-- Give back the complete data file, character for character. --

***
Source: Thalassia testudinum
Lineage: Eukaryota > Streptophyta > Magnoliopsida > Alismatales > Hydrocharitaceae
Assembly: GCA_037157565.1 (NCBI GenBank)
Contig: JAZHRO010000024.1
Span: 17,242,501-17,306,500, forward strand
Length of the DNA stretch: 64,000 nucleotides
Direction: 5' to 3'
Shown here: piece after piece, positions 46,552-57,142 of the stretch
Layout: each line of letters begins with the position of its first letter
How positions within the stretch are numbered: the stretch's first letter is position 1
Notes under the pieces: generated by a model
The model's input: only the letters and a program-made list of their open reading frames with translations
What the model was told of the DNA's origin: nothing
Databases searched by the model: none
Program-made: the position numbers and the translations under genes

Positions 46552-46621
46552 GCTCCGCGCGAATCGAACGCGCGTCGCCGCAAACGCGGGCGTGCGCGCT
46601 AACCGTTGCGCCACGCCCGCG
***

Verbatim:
Source: Thalassia testudinum
Lineage: Eukaryota > Streptophyta > Magnoliopsida > Alismatales > Hydrocharitaceae
Assembly: GCA_037157565.1 (NCBI GenBank)
Contig: JAZHRO010000024.1
Span: 17,242,501-17,306,500, forward strand
Length of the DNA stretch: 64,000 nucleotides
Direction: 5' to 3'
Shown here: piece after piece, positions 46,552-57,142 of the stretch
Layout: each line of letters begins with the position of its first letter
How positions within the stretch are numbered: the stretch's first letter is position 1
Notes under the pieces: generated by a model
The model's input: only the letters and a program-made list of their open reading frames with translations
What the model was told of the DNA's origin: nothing
Databases searched by the model: none
Program-made: the position numbers and the translations under genes

Positions 46552-46621
46552 GCTCCGCGCGAATCGAACGCGCGTCGCCGCAAACGCGGGCGTGCGCGCT
46601 AACCGTTGCGCCACGCCCGCG